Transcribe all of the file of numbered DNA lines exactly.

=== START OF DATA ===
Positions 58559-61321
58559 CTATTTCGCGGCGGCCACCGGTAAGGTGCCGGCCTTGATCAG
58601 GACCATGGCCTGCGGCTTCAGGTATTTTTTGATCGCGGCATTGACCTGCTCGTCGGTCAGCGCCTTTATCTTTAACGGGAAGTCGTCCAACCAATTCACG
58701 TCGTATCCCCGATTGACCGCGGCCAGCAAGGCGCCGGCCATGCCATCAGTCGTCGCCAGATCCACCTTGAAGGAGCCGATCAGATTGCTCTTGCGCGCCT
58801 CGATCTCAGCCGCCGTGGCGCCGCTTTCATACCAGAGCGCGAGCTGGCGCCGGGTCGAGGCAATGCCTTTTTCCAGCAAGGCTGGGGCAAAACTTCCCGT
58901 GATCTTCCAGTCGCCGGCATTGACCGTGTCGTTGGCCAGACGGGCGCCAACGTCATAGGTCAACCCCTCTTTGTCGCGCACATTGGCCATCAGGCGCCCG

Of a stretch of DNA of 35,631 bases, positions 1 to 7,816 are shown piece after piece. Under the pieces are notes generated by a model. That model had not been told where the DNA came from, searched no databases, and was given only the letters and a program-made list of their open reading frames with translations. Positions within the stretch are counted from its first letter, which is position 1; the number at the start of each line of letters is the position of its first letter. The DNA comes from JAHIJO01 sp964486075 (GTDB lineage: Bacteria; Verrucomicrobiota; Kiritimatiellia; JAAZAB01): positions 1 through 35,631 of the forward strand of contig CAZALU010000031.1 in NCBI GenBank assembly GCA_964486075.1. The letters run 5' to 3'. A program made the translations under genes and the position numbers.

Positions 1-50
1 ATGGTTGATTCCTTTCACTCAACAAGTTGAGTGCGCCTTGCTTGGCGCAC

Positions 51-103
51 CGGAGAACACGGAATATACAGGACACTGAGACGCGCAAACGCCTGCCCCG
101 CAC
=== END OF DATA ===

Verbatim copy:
Positions 58559-61321
58559 CTATTTCGCGGCGGCCACCGGTAAGGTGCCGGCCTTGATCAG
58601 GACCATGGCCTGCGGCTTCAGGTATTTTTTGATCGCGGCATTGACCTGCTCGTCGGTCAGCGCCTTTATCTTTAACGGGAAGTCGTCCAACCAATTCACG
58701 TCGTATCCCCGATTGACCGCGGCCAGCAAGGCGCCGGCCATGCCATCAGTCGTCGCCAGATCCACCTTGAAGGAGCCGATCAGATTGCTCTTGCGCGCCT
58801 CGATCTCAGCCGCCGTGGCGCCGCTTTCATACCAGAGCGCGAGCTGGCGCCGGGTCGAGGCAATGCCTTTTTCCAGCAAGGCTGGGGCAAAACTTCCCGT
58901 GATCTTCCAGTCGCCGGCATTGACCGTGTCGTTGGCCAGACGGGCGCCAACGTCATAGGTCAACCCCTCTTTGTCGCGCACATTGGCCATCAGGCGCCCG

Of a stretch of DNA of 35,631 bases, positions 1 to 7,816 are shown piece after piece. Under the pieces are notes generated by a model. That model had not been told where the DNA came from, searched no databases, and was given only the letters and a program-made list of their open reading frames with translations. Positions within the stretch are counted from its first letter, which is position 1; the number at the start of each line of letters is the position of its first letter. The DNA comes from JAHIJO01 sp964486075 (GTDB lineage: Bacteria; Verrucomicrobiota; Kiritimatiellia; JAAZAB01): positions 1 through 35,631 of the forward strand of contig CAZALU010000031.1 in NCBI GenBank assembly GCA_964486075.1. The letters run 5' to 3'. A program made the translations under genes and the position numbers.

Positions 1-50
1 ATGGTTGATTCCTTTCACTCAACAAGTTGAGTGCGCCTTGCTTGGCGCAC

Positions 51-103
51 CGGAGAACACGGAATATACAGGACACTGAGACGCGCAAACGCCTGCCCCG
101 CAC